Biography of Reynolds Hill

Vigorous and active at the time of life when the majority of men are compelled by physical disabilities to surrender the cares and responsibilities of their respective callings to their successors of a younger generation, Reynolds Hill, chief engineer of the pumping station at Geneva, is still attending to his daily duties with a regularity and watchfulness which few veterans of the civil war can equal.

Mr. Hill comes from an old Yates county family, his grandfather, Reynolds Hill, for whom he was named, having been an early settler in Reading, that county, and his father. Seth Hill, was an old time lumberman, a Republican and a Universalist, liberal-minded, upright and optimistic. His span of life lapped over into the present century, and full of years he entered into his final rest in 1902. He married Maria Rich, born in 1826, died in 1900. Children: 1. Reynolds, see forward. 2. Ruth Ann, who died aged two years. 3. Jeanette, born May 3, 1845, married Chester Giles, and has one child, who died at the age of twenty years. 4. Maud, born in 1860.

Reynolds Hill, eldest child of Seth and Maria (Rich) Hill, was born in Reading, Schuyler county, New York, May 7, 1841. He attended the public schools at Reading but his educational opportunities were limited, as at the early age of twelve years he began to assume the responsibility of his own support by accepting employment at Beaver Dam, New York, and he later worked for his father in Millport, this state. When fifteen years old he went to work at Havana, and afterward devoted two years to assisting his father in running a boat on the canal. In July, 1862, he enlisted at Elmira in the One Hundred and Forty-first Regiment. New York Volunteers, for service in the civil war, which was ordered to Maryland in the following September and went into winter quarters on Miner’s Hill. He served under Generals Geary and Thomas; was transferred to the One Hundred and Thirty-first New York Volunteers in 1863 with the rank of color-sergeant, and mustered out as such at Elmira, June 9, 1865. After leaving the army he found employment on the lake steamers “John Arnot,” “P. H. Fields” and “A. W. Langdon,” plying Seneca Lake, and having acquired competency as an engineer he was advanced to the position of chief engineer of the steamer “Elmira.” Removing to Bay City, Michigan, he served as chief engineer of several steamers hailing from that port, and he subsequently was employed in the same capacity on large steamers running between Detroit and Buffalo and Chicago. Among the latter were the steamers “Ramapole,” “Oswego” and “Seneca.” In 1903 he resigned his position on the “Seneca” in order to enter the service of the Geneva (New York) water department as chief engineer at the pumping station, and he still retains that responsible post. In politics he is independent. He was made a Mason in the blue lodge at Detroit some twenty years ago, and is now (1910) a member of the chapter and commandery at Geneva.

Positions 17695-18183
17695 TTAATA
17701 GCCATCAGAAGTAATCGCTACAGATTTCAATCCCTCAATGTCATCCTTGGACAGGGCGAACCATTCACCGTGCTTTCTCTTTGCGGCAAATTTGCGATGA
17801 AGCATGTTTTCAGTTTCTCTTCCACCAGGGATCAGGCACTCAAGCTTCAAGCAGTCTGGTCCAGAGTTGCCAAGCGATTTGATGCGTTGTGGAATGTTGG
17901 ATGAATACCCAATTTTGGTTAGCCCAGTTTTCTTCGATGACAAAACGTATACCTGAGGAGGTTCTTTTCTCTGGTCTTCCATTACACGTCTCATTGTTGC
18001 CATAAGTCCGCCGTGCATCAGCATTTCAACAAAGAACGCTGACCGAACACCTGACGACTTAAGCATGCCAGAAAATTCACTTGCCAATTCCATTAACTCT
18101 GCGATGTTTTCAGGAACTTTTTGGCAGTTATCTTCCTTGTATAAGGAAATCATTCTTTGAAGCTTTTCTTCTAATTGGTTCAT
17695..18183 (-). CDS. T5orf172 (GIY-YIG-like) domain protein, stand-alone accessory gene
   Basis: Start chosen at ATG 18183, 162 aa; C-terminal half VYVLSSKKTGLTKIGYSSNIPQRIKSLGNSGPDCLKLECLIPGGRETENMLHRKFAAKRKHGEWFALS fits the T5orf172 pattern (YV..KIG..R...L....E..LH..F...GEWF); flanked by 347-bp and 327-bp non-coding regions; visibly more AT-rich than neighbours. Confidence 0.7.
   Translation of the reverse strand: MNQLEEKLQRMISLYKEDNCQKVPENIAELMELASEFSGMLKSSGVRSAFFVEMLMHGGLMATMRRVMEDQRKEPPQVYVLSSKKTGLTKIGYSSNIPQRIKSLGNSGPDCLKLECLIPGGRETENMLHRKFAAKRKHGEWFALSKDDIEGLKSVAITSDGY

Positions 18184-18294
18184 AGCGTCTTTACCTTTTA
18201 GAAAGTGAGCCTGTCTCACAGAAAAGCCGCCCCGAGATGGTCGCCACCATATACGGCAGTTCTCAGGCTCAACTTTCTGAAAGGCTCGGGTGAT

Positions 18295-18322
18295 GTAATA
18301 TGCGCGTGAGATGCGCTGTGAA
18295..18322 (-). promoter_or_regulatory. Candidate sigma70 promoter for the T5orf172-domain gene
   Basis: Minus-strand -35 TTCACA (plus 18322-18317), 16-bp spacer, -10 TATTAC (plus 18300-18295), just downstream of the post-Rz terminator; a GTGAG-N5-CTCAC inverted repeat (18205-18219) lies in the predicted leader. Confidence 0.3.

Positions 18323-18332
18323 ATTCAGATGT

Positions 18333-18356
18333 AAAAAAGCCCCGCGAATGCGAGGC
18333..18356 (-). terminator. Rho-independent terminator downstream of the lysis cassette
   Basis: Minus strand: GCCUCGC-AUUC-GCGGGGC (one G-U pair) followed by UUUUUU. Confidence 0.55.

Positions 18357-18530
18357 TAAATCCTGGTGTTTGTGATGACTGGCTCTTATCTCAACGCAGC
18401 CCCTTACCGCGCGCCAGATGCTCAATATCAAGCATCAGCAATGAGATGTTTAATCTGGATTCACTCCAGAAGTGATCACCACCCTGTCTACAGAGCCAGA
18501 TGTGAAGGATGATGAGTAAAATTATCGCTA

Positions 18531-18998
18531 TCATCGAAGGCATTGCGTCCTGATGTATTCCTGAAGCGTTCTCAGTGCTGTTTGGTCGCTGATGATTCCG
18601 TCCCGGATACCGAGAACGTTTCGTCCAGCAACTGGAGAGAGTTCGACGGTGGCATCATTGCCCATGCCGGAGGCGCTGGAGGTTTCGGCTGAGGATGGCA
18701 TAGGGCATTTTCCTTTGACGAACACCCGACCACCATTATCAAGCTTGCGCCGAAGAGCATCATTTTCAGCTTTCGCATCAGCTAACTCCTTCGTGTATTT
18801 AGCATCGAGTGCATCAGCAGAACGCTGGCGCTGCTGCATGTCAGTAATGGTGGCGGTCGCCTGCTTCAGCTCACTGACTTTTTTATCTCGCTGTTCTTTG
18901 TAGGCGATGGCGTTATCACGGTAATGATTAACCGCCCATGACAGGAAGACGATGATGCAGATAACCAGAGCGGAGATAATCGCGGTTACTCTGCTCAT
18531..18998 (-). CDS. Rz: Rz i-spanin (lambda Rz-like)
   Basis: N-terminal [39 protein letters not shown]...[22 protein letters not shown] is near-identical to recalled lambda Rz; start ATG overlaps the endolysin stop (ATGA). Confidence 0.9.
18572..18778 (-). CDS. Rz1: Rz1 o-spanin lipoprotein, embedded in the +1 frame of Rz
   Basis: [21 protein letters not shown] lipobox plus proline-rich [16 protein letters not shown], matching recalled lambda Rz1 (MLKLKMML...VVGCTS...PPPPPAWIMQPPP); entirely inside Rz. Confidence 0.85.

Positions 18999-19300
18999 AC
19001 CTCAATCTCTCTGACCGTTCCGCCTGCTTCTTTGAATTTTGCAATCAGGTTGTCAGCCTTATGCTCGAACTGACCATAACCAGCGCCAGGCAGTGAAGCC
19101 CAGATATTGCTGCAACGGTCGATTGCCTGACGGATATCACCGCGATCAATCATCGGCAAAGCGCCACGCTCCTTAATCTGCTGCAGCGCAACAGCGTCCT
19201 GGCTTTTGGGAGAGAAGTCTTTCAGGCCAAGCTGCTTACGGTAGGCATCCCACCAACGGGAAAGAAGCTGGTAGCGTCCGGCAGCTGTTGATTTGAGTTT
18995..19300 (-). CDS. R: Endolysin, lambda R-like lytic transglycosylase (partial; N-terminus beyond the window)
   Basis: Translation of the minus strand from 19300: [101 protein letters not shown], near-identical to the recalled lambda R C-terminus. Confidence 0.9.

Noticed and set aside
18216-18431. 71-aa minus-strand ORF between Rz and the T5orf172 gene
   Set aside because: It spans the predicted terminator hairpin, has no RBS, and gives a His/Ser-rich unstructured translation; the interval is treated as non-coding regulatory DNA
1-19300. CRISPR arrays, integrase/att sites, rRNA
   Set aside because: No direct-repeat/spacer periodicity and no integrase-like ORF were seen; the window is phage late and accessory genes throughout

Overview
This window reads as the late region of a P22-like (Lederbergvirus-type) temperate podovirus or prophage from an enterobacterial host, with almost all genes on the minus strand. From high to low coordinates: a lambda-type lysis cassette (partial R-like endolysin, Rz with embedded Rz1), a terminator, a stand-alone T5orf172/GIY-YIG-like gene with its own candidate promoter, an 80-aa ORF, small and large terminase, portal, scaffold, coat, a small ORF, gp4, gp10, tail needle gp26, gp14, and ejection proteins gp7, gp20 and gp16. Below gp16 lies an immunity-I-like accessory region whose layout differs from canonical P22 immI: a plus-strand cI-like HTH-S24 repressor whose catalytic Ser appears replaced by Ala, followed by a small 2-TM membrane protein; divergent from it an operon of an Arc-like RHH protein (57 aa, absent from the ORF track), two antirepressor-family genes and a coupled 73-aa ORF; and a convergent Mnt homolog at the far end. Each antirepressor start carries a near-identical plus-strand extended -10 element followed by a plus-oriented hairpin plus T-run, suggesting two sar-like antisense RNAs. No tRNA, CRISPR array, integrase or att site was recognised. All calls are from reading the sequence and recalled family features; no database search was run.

Mr. Hill married (first) in Geneva, New York, Olivia Andrus. He married (second) July ii, 1904, Lizzie M. Patrick, and has one daughter, Ruth, born in Geneva, September 16, 1905.

Mrs. Lizzie M. (Patrick) Hill was born in the county of Northumberland. England. October 28, 1866. Her father. John Patrick, was born in the some county in 1835, and her mother Ellen (Collins) Patrick, was born in England in 1843. Children: 1. Lizzie M. (now (1910) Mrs. Hill). 2. William E. 3. Mary Ellen, married James Leroy. 4. John P., married Sarah McDole, four sons. 5. Arthur, married and has one child. 6. Frank, married and has one child. 7. Alice Ann, married Albert Rayner and has two children. 8. Emma, married E. Ward and has two children. 9. Cornelius, married Lillian Beals and has one son. 10. Bert.




MLA Source Citation:

Milliken, Charles F. The History of Ontario County, New York, and Its People Lewis Historical Publishing Co., New York. 1911. AccessGenealogy.com. Web. 18 April 2014. http://www.accessgenealogy.com/new-york/biography-of-reynolds-hill.htm - Last updated on May 19th, 2011


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